2019 was quite a year.
“Rugby World Cup” was the most Googled thing in the UK last year, closely followed by “Cricket World Cup”, astronomers captured the first ever picture of a black hole and more people voted in elections than ever before.
As far as transport and infrastructure goes, there were several themes that shaped business last year. We’ve seen some areas thriving and some where activity has stalled, but overall the industry is looking bright despite pressures from Brexit and a turbulent year for politics.
Looking back at our experience of the industry from last year, there are certain trends we expect to see within transport and infrastructure in 2020.
Here are our top predictions for 2020.
1. Civil Engineering backlog will catch up with itself
A lot of major civils projects that were due to start construction in 2019 didn’t happen or major project decisions were stalled. More than one in three major road projects were cancelled or delayed, Network Rail’s CP6 frameworks have had a slow start, Wylfa new nuclear build was cancelled, HS2 has obviously hit a bump in the road and Heathrow Expansion has pushed back their completion date.
All of this means that we could potentially face a sudden influx of construction activity all taking place at the same time towards the end of the year. So, whereas 2019 was the year that consultancies were busy with work, in 2020/2021 it’s likely that contractor’s workload will pick up significantly.
The dangers, of course, of all this construction activity is that there simply may not be enough resources to go around. Companies will be battling for the best talent to lead these projects; funding will be scarce, and some may even face being delayed further.
If you are looking at recruiting major projects people this year, it might be an idea to plan early before all the good people are snapped up by competitors.
Diversity of leadership teams has become a priority like never before, particularly gender diversity. It is very rare now that when we are being briefed on a new search, we aren’t asked to factor this into assignments. If we compare this to five years ago, discussions on diversity instigated by the client were rare.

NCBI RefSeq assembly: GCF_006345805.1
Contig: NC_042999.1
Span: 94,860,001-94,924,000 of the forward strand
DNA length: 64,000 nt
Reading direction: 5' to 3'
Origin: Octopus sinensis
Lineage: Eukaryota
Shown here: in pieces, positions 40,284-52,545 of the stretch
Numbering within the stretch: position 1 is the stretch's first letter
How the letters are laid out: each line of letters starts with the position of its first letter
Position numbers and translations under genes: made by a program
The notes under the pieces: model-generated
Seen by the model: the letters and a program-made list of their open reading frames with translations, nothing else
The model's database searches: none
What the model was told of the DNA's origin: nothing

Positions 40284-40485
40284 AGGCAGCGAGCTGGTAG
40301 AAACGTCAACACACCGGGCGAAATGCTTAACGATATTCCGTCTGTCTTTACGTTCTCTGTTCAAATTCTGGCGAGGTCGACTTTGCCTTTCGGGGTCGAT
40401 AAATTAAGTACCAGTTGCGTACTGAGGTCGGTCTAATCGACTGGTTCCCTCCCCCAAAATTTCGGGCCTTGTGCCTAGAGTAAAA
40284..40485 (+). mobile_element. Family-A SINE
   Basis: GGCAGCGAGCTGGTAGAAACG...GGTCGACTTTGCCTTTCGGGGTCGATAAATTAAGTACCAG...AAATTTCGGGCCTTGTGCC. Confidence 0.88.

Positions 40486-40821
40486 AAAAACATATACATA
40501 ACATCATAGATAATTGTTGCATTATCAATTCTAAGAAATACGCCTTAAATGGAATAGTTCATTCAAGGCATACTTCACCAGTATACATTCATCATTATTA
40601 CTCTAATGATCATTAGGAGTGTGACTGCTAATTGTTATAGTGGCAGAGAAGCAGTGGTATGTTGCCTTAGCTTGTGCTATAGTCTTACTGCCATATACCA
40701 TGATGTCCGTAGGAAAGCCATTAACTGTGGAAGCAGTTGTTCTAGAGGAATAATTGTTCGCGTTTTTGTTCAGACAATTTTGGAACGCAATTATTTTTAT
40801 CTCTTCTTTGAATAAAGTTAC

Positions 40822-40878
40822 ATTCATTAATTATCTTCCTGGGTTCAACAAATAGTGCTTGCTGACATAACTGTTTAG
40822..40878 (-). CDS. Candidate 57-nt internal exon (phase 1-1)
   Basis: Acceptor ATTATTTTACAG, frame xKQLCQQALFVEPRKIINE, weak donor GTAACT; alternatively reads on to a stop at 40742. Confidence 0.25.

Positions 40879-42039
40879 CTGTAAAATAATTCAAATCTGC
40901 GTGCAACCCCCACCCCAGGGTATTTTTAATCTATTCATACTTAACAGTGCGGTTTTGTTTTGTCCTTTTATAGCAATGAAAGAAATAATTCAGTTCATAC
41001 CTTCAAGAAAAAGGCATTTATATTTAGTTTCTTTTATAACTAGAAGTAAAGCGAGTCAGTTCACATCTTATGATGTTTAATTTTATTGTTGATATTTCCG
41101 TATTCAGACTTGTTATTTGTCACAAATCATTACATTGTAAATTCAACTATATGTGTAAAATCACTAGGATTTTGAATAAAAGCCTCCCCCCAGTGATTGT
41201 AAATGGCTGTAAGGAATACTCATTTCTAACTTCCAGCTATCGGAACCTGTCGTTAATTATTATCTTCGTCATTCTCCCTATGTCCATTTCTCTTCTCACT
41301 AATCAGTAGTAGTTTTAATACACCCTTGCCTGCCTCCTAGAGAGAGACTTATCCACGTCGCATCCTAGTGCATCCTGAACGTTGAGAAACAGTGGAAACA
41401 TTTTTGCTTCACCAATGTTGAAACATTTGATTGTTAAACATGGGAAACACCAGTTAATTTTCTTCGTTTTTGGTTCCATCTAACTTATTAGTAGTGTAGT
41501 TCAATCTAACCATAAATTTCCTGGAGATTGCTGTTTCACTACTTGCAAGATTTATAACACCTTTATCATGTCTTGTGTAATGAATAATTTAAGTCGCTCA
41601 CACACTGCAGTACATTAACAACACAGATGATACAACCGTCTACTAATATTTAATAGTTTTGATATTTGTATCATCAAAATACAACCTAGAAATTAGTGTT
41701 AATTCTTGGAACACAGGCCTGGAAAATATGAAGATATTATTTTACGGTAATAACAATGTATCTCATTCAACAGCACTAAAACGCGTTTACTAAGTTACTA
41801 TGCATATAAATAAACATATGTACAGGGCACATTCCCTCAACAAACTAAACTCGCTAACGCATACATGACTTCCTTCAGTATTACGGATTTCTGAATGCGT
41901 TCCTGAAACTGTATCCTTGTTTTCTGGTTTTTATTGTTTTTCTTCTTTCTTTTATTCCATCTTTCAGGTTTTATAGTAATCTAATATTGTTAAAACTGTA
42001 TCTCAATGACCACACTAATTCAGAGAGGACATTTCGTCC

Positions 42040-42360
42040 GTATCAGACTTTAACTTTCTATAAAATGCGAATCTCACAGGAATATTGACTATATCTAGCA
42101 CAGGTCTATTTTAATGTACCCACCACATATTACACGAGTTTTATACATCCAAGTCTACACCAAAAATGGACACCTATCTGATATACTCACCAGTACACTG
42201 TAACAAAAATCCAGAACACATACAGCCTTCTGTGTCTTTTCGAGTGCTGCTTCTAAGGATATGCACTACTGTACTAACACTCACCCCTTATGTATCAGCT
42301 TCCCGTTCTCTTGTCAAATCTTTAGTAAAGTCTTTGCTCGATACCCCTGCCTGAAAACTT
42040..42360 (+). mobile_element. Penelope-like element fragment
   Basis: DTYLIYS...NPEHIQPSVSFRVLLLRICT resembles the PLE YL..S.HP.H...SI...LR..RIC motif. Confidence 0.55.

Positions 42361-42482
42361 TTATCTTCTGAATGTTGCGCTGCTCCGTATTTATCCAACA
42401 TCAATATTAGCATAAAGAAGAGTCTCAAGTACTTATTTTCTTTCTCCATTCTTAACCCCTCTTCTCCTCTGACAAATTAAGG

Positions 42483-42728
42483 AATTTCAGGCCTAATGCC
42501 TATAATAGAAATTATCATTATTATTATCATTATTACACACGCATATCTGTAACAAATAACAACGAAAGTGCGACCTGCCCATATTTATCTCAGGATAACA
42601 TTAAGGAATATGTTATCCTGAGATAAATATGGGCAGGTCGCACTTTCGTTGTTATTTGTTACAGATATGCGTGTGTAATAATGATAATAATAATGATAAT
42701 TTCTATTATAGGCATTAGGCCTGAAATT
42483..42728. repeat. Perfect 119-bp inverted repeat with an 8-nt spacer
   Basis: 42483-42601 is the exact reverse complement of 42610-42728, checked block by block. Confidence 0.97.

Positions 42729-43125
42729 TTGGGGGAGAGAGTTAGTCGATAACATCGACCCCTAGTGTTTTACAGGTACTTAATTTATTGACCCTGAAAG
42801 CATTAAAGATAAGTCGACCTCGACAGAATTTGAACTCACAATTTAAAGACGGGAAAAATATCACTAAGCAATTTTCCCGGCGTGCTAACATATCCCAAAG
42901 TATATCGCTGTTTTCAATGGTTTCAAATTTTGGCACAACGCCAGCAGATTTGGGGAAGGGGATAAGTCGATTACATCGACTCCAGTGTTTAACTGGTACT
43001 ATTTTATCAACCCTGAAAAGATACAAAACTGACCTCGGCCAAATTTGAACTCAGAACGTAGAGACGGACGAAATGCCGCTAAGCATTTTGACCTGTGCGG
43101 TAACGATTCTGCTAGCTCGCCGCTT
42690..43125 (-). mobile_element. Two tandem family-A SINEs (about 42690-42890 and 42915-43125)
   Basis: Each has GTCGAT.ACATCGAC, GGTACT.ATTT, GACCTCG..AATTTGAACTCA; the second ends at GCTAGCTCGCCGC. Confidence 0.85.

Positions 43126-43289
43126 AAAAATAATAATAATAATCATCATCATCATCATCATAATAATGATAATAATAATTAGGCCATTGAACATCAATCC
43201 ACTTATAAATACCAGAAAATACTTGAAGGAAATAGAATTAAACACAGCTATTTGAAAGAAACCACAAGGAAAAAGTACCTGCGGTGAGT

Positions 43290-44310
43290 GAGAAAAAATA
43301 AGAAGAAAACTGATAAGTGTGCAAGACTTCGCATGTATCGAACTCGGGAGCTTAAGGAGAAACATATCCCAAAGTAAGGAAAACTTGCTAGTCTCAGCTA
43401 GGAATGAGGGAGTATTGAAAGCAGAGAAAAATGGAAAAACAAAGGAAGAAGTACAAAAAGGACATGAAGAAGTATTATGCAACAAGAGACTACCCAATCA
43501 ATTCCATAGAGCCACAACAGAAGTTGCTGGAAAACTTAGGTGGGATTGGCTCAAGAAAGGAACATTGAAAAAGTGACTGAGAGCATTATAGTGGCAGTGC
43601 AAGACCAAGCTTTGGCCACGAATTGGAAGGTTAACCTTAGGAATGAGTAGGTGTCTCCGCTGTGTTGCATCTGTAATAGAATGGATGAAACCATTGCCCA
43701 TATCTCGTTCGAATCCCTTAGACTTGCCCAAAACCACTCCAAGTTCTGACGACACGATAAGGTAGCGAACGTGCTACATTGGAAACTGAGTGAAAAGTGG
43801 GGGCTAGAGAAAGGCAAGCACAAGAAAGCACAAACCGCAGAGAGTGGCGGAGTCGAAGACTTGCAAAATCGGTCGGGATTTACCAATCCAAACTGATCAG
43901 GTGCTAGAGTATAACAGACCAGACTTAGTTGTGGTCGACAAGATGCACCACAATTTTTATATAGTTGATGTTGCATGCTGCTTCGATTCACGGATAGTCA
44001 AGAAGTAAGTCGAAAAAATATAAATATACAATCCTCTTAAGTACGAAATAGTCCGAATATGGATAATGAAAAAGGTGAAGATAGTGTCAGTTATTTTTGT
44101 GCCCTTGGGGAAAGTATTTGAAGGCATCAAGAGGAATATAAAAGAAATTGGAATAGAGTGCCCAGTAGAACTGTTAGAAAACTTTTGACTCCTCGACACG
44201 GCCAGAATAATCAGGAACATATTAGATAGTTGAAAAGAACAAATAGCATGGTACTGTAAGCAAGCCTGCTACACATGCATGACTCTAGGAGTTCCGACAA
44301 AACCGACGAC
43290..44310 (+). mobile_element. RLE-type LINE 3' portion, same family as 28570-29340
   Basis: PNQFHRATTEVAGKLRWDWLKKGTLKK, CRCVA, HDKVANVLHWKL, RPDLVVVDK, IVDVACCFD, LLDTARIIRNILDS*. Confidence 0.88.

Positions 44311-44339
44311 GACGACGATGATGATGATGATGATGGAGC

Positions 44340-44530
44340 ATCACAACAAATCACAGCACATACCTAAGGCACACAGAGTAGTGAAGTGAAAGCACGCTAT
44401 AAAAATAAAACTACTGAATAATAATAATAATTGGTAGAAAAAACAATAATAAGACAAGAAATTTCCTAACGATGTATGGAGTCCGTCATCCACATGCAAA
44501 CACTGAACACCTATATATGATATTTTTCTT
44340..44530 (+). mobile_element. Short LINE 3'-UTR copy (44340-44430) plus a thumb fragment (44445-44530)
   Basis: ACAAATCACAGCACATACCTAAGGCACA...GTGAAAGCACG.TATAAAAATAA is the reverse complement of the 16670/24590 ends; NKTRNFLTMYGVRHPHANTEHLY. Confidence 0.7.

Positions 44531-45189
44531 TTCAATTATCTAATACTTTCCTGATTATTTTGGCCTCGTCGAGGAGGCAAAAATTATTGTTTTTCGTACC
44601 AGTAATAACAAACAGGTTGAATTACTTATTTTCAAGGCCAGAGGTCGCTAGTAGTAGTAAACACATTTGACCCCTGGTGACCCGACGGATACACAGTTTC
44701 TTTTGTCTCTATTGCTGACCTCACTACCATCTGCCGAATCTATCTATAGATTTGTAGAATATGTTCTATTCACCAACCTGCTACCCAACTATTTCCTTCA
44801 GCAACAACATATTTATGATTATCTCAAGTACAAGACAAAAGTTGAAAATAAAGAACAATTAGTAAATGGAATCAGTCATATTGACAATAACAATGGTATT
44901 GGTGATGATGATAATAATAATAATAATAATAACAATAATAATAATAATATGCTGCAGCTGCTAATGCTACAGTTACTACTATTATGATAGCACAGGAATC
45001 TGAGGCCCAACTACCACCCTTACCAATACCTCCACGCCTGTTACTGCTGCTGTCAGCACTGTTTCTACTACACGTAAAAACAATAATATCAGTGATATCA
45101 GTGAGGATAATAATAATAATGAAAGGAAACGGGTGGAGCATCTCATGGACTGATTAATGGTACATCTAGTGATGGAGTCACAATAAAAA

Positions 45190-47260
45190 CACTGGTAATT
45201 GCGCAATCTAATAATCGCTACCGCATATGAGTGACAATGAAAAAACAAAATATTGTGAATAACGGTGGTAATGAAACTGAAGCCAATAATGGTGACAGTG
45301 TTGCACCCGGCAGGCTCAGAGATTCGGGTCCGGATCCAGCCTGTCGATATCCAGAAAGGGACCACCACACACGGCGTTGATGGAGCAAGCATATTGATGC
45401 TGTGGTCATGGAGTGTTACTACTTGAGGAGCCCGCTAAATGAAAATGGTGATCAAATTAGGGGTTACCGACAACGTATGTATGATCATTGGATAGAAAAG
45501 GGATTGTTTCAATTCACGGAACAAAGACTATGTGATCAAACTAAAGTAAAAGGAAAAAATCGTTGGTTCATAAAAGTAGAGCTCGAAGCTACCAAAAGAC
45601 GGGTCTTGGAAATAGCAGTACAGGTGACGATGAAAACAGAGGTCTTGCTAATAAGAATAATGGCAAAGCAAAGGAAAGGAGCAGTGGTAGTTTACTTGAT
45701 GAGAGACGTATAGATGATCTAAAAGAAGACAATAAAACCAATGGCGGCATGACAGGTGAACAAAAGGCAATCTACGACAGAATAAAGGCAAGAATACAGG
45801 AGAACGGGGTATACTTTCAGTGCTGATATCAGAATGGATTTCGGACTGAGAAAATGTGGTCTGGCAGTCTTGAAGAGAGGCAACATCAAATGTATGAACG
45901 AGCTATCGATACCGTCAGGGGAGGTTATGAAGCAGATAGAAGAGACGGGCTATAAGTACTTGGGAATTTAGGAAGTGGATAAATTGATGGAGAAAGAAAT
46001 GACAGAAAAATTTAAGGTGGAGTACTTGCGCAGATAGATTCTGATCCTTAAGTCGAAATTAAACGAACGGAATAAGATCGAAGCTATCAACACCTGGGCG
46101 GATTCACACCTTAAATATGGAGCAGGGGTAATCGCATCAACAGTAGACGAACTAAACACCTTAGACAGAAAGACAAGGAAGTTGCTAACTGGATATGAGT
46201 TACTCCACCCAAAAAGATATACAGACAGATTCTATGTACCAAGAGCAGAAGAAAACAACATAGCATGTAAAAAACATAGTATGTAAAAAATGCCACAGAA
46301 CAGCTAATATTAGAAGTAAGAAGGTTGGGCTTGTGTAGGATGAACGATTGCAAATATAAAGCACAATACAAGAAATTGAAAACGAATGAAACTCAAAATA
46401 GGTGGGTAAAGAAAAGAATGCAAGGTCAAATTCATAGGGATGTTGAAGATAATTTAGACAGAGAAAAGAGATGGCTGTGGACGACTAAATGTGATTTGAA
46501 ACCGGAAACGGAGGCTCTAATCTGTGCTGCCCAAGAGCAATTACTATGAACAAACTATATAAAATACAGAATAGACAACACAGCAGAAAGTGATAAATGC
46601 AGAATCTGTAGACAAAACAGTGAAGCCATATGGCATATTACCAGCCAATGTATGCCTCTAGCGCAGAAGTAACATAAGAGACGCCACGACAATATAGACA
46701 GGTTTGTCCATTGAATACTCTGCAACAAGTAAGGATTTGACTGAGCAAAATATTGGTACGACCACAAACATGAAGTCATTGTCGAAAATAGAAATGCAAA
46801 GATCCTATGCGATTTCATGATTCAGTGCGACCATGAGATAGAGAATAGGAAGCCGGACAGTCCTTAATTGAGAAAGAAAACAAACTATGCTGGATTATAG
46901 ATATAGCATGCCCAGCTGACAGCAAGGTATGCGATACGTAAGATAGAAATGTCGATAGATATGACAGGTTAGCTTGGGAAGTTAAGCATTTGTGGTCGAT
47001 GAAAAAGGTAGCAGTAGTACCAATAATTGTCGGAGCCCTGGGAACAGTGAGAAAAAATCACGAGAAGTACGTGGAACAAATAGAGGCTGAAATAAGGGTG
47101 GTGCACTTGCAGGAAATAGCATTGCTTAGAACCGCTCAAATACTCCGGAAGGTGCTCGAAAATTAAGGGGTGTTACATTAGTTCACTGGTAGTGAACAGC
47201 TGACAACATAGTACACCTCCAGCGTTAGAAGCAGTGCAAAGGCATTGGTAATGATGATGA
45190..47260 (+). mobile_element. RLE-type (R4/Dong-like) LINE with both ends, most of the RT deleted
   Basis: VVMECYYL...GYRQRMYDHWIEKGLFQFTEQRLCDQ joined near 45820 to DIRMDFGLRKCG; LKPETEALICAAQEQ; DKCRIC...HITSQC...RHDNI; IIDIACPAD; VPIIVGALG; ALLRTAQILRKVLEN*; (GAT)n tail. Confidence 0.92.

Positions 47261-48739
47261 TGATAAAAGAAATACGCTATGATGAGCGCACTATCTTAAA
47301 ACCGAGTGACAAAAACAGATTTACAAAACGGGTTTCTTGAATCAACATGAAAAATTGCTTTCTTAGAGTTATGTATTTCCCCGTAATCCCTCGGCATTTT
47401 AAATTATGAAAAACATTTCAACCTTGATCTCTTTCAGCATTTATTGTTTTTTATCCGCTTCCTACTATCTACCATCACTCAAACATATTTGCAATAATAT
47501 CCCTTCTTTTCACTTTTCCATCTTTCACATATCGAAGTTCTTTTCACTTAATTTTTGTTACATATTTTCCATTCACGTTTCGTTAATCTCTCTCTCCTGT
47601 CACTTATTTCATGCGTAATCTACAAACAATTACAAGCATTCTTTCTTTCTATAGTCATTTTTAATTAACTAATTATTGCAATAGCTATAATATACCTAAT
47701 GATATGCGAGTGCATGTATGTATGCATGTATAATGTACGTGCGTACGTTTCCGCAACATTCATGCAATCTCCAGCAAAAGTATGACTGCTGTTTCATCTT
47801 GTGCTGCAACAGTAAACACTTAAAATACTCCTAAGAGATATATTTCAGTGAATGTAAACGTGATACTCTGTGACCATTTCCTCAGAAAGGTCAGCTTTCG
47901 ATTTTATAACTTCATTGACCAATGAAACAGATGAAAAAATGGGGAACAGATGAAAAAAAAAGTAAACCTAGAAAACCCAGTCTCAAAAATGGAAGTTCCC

With women making up only 16% of the Directors across the top 150 Transport and Infrastructure companies the industry has a long way to go on diversity, both gender and BAME, but it is making strides and moving in the right directions. Many companies now have strict policies when it comes to shortlists and targets for diversity on their boards.
Last year 27% of the leadership candidates we placed were female compared with 15% the year before proving not only how much of priority this factor has become, but also that women are increasingly getting the right opportunities within the industry so that they are the best candidates for roles.
3. Digital Transformation
Digitisation is far from a new buzzword, but it is one that we expect to hear a lot more of in the coming years. Making transport and infrastructure smarter and more efficient through digital transformation is going to be a key theme going forward.
We have already had several clients who are recruiting for digital transformation projects within their own companies and as part of their service offering.
The UK became the first major economy to pass a net-zero emissions law in June last year, with the target of hitting that goal by 2050.
With this, London’s Ultra Low Emission Zone (ULEZ) was introduced, many other UK cities are considering their own schemes and there is the prospect of similar curbs to be announced this year for construction plant.
All of this means that developing solutions to reduce emissions will undoubtedly become more of a priority as the year goes on.
5. Off-site manufacture
UK construction is seeing an increase in the uptake of Offsite Manufacture. With many major projects, including Heathrow Expansion, committing to offsite construction. There are many great advantages to offsite manufacture for the sector, from a recruitment standpoint, it is an excellent opportunity to open up the talent pool and reduce labour costs.
Expect candidates with experience in this area to be in high demand this year.
6. UK rail franchising
Financial difficulties within the rail franchise market have had a serious impact on the market. Most transport operators have struggled to break even and there have been no companies reporting significant profits.
There are many factors that have contributed to this, but a lot of this comes down to the fact that franchises were let on the assumption that they would be able to grow revenue which hasn’t happened. Several big infrastructure projects have been delayed meaning new services couldn’t run as planned and passenger growth has plateaued due to the strikes and changes in passenger behaviour (more home working and virtual meetings).
Because of this, last year we saw a steep decline in the amount of senior management changes in the rail market. People are staying put for the time being.
And it’s not just operators who are noticing the effects. Several consultancies in the rail market are starting to look internationally for work. This is in part due to the uncertainty around rail franchising in the UK, until the outcome of Williams’ Review is clear.
Companies that are dependant on franchising to give them work have suffered from a pause in activity and have had to look further afield.
2019 kept us on our toes, and I don’t expect 2020 to be any different. What are the biggest trends you are noticing in your business?